Multi-Faith & Interfaith Networks

What does multi-faith and interfaith mean?

Multi-faith: involving, relating to, or made up of people of more than one religion.
To be multi-faith is to feel an affinity with aspects of more than one religion, philosophy or world-view, or to believe that none of them is superior to the others.

Interfaith: involving persons of different religious faiths.
Interfaith dialogue refers to cooperative, constructive, and positive interaction between people of different religious traditions (i.e. "faiths") and/or spiritual or humanistic beliefs, at both the individual and institutional levels. It is distinct from syncretism (the amalgamation or attempted amalgamation of different religions, cultures, or schools of thought) or alternative religion, in that dialogue often involves promoting understanding between different religions or beliefs to increase acceptance of others, rather than to synthesize new beliefs.

Interfaith is a "see also" of multi-faith

As adjectives the difference between interfaith and multi-faith is that interfaith is involving members of different religions while multi-faith is feeling an affinity with aspects of more than one religion, philosophy or world-view, and to believe that no one is superior to the others.

Equality act
What has interfaith or multi-faith got to do with work?

An organisation may start a multi / interfaith forum or faith network in response to the Equality Act 2010 to ensure that all faith are equally represented in the workplace.

Multi-faith forums and faith networks can provide the ideal opportunity to create a Christian group.

A number of Christian groups have great working relationships with the multi-faith forums in their organisations such as Rolls Royce, Network Rail the Cabinet Office…

Key objectives of a faith network
  1. Support the Board’s commitment to the Diversity and Inclusion legislation and agenda with respect to faith; in particular, ensuring that the company’s policies and practices do not discriminate against any faiths.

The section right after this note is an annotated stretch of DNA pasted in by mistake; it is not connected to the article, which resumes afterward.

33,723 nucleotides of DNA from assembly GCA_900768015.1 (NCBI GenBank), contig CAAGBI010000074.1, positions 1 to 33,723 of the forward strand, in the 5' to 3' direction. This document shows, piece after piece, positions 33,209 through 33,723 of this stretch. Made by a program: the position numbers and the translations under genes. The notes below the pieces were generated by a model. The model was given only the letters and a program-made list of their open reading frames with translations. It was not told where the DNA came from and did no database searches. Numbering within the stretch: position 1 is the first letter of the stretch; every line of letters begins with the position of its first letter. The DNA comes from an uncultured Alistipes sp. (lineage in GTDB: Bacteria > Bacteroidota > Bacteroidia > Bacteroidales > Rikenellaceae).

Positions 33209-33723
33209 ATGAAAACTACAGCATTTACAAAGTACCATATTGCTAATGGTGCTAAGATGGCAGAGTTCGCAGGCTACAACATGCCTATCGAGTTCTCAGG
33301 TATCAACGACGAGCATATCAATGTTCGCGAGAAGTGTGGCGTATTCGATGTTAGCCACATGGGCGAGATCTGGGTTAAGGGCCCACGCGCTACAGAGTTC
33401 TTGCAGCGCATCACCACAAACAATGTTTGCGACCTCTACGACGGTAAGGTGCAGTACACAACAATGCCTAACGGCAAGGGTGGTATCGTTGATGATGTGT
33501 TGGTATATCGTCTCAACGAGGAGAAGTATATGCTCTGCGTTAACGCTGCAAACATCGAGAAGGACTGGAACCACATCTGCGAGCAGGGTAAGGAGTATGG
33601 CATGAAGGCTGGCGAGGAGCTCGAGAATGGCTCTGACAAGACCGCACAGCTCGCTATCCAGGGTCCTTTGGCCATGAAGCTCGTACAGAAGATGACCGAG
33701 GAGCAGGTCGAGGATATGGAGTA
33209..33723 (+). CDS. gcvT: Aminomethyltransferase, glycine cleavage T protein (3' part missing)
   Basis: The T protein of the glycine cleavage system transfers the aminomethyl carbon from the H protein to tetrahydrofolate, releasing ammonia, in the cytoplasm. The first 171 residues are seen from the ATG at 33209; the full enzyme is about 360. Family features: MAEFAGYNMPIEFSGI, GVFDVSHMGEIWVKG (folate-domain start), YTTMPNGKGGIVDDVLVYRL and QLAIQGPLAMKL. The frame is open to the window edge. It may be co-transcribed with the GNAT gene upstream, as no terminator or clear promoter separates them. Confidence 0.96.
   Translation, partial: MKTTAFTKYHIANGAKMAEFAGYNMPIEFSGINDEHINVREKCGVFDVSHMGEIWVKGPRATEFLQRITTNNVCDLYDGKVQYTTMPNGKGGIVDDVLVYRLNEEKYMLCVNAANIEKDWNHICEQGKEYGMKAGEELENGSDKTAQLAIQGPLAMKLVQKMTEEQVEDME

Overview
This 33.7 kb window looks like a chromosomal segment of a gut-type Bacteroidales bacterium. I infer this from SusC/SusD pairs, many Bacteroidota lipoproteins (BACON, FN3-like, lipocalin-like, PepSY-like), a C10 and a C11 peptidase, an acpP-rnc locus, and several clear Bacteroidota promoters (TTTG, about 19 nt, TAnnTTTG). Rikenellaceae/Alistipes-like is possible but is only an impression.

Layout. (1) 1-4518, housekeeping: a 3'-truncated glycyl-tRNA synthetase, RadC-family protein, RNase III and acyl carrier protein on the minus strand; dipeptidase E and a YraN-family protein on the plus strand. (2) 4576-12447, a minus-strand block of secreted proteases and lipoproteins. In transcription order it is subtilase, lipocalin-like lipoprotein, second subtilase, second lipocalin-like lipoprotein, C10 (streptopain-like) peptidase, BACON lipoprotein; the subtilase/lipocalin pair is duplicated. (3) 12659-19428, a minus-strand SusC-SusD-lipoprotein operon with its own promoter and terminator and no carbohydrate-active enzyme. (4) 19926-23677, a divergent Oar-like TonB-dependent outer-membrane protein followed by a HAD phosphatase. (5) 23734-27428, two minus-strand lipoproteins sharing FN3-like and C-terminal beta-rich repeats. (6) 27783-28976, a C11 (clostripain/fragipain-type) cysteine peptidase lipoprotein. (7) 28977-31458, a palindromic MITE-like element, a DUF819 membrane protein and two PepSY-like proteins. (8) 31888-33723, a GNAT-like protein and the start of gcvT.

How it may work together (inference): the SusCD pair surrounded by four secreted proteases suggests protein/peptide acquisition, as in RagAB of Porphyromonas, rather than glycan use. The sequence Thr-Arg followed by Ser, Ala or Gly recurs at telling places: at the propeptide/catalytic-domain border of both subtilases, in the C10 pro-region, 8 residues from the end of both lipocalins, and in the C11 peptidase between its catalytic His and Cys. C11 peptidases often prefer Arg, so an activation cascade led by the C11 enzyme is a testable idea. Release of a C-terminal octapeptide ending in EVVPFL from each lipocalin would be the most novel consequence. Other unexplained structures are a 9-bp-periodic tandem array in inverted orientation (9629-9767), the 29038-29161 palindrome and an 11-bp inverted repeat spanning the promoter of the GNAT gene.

2. Empower employees to be open and honest about their faith and to bring the whole of themselves to work.
  3. Educate staff with a better understanding of different faiths, how these influence approach to work and how individuals of faith can best be supported.
question mark chain
Why should I get involved in multi-faith at all if Christianity is the only true religion?

As Christians we should love all our colleagues whatever their religion. Whilst we believe that everyone needs to know Jesus, we will only influence them if they know we genuinely love them and are humble, willing to listen and understand others.

Is a multi-faith Forum a means of mixing up all the faiths?

In no way should this be the aim of a multi-faith forum. Some religions are more open to a wide range of gods and religious ideas, but other faiths are exclusive. This applies to:

  • Christians I am the way the truth and the life, no-one can come to the father except through me
  • Muslims I declare there is no god but Allah and I declare that Muhammad is the Messenger of Allah

A one-religion-fits-all approach may be considered ideal by some people in the company, but any attempt to push this should be resisted and should be gently shown that that’s not how religions work.

Models for a Faith Network

There are several forms a Faith Network may take, including:

A single work group covering people of all religious backgrounds with no groups permitted for individual faiths.
If the board is trying to adopt this model, it may meet the first of the objectives listed above, but is unlikely to deliver on 2 or 3 without the opportunity for religious groups to have meetings for their own faith group. The board may not have a good understanding of faith themselves. Some people think all religions are substantially the same and only superficially different, whereas in fact they are superficially the same and substantially different. You may want, politely, to explain to the board that, although individuals of a variety of faiths can be good friends and can work together for common purposes (such as reviewing company policies to avoid unintentional discrimination), they each have distinct beliefs that are which prevent combined worship. It is therefore appropriate for each of them to have the opportunity to organise their own faith groups to serve their members.